Eine Frau geht an einer Weltkarte, die aus Kinderporträts besteht, am Freitag (18.06.2010) im JuniorMuseum in Köln vorbei.

1.6.2013 | Von:
Pascal Goeke

Migration Policies

Croatian migration policies were for a long time part of an encompassing policy, in Croatia partly so named diaspora policy. In Croatia, the concept of the diaspora encompasses a history of displacement from the home country (displacement of Croats in this reading was led by the Serbian dominated socialist-authoritarian regime), a collective myth about the home country including its territorial expansion, history and accomplishments, an idealization of the home country together with the obligation to preserve its heritage, an ambivalent attitude to all countries of destination for migrants as well as the belief in a return.[1] Out of this follows that the corresponding migration policies, on the one hand, promote the return of those Croatians living abroad together with their descendants and, on the other hand, set up a kind of minority policy to protect the rights of Croatians living abroad. Accordingly, these diaspora policies must be understood as an important means of ethnic-national strengthening and unification of Croatia after its founding in 1991. Although the diaspora objectives lost meaning, they have an after-effect in present migration policies: to date, the interest in current or potential non-Croatian immigration remains low.

Table 3: Emigration from and immigration to Croatia (2001-2011)Table 3: Emigration from and immigration to Croatia (2001-2011) Lizenz: cc by-nc-nd/3.0/de/ (bpb)

Target Groups

Historically conditioned and connected with the outlined idea of diaspora, the Croatian migration policies addressed three more or less different groups. First to be named are those migrants (together with their descendants) who have left Croatia or former Yugoslavia for various reasons. Secondly, it addressed the Croatians who themselves were not forced to migrate but due to the historical development do not live in Croatian territory—most importantly this deals with Croatians living in Bosnia-Herzegovina and to a lesser extent those in Serbia. A third unspecific target group of Croatian migration policy is to be differentiated from both of these "diaspora groups", and that group comprises immigrants in general. This group is, however, both politically and quantitatively rather unimportant.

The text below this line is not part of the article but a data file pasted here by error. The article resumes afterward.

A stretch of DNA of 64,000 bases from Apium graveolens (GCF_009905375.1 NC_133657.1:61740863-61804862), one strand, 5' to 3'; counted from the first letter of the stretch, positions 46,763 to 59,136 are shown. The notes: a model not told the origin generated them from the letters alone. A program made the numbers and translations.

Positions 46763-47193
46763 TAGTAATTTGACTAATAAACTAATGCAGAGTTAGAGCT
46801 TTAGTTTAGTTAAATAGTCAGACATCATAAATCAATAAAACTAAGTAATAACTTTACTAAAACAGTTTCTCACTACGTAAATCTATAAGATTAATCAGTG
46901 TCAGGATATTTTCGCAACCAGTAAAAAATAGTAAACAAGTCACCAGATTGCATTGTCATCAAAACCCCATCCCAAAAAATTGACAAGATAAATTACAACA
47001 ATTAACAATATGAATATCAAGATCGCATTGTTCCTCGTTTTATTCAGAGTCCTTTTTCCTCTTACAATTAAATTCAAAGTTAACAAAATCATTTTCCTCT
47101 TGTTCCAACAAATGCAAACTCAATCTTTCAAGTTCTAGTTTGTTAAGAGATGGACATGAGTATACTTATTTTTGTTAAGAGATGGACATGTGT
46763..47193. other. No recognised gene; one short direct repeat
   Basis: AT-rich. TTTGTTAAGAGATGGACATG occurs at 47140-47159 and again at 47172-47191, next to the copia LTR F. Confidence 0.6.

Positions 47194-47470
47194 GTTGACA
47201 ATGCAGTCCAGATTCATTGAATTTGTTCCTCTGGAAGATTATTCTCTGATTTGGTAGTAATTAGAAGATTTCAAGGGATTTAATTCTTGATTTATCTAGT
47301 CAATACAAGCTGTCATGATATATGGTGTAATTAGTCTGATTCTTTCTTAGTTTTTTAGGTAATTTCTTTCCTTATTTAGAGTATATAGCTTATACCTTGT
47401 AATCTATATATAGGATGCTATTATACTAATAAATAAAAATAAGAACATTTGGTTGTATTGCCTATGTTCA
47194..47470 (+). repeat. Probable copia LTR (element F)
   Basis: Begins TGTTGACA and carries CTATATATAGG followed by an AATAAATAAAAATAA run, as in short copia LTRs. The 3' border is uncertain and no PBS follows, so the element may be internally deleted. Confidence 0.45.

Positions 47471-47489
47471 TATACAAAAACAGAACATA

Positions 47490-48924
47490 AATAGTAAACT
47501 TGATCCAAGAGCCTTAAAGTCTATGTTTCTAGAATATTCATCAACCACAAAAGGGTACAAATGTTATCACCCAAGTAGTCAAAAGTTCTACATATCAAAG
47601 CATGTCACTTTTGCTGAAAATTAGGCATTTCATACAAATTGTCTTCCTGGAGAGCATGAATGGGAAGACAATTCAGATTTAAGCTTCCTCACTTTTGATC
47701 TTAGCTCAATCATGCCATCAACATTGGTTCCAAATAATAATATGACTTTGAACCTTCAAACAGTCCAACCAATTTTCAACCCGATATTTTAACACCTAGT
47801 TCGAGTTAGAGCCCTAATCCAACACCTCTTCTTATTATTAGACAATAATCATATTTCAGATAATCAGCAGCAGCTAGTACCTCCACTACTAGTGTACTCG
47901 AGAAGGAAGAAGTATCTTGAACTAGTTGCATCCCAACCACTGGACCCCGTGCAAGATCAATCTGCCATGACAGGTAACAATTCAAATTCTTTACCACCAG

Table 4: Population of Croatia by population groupsTable 4: Population of Croatia by population groups Lizenz: cc by-nc-nd/3.0/de/ (bpb)


The normative undertone set with the term of the diaspora makes the development of the Croatian migration policies understandable. Immediately after the nation’s foundation in 1991, migration policies were operated in party platforms, in the law on Croatian citizenship, in governmental programs for the development of Croatia as well as in the context of numerous visits by high ranking politicians to those Croatians living abroad. The foundation of a ministry for immigration in November 1996 also attaches importance to the Croatians of the diaspora.[2] The right to citizenship and areas of law potentially related to remigration (e.g. customs regulations) were liberally constructed accordingly. These policies also included efforts by Croatia to actively resettle Croatians in the regions of Krajina and East Slavonia after it had displaced those Serbs living there in 1995.[3]

Formal Restructuring and Historical Continuity

The migration policies were restructured in the year 2000, after the effusive nationalism was internationally increasingly regarded with skepticism, the settlement policies in the region of Krajina were sharply criticized, after Croatia was urged to enable the return of the once displaced Serbs or to indemnify them for their property loss, as well as after the death of the overly powerful President Franjo Tuđman in 1999. Looking at the prospect of membership in the EU and its regulations, the law concerning foreigners was reformulated and the right to asylum was established. Although the laws have since then corresponded to EU requirements (or were later minimally readjusted) and do not foresee any significant legal differences between descendants of Croatians or 'non-Croatians', the Croatian migration policies continued to be aimed de facto primarily at Croatians and their descendants. This happened despite the fact that a number of reasons (e.g. the age distribution of the Croatian population, the low birth rate, the negative migration balance) make a migration policy aimed at immigration appear sensible.


Cf. Cohen (1997), p. 26.
Vidak (1998), p. 58.
Cf. for a more comprehensive look Leutloff-Grandits (2010).
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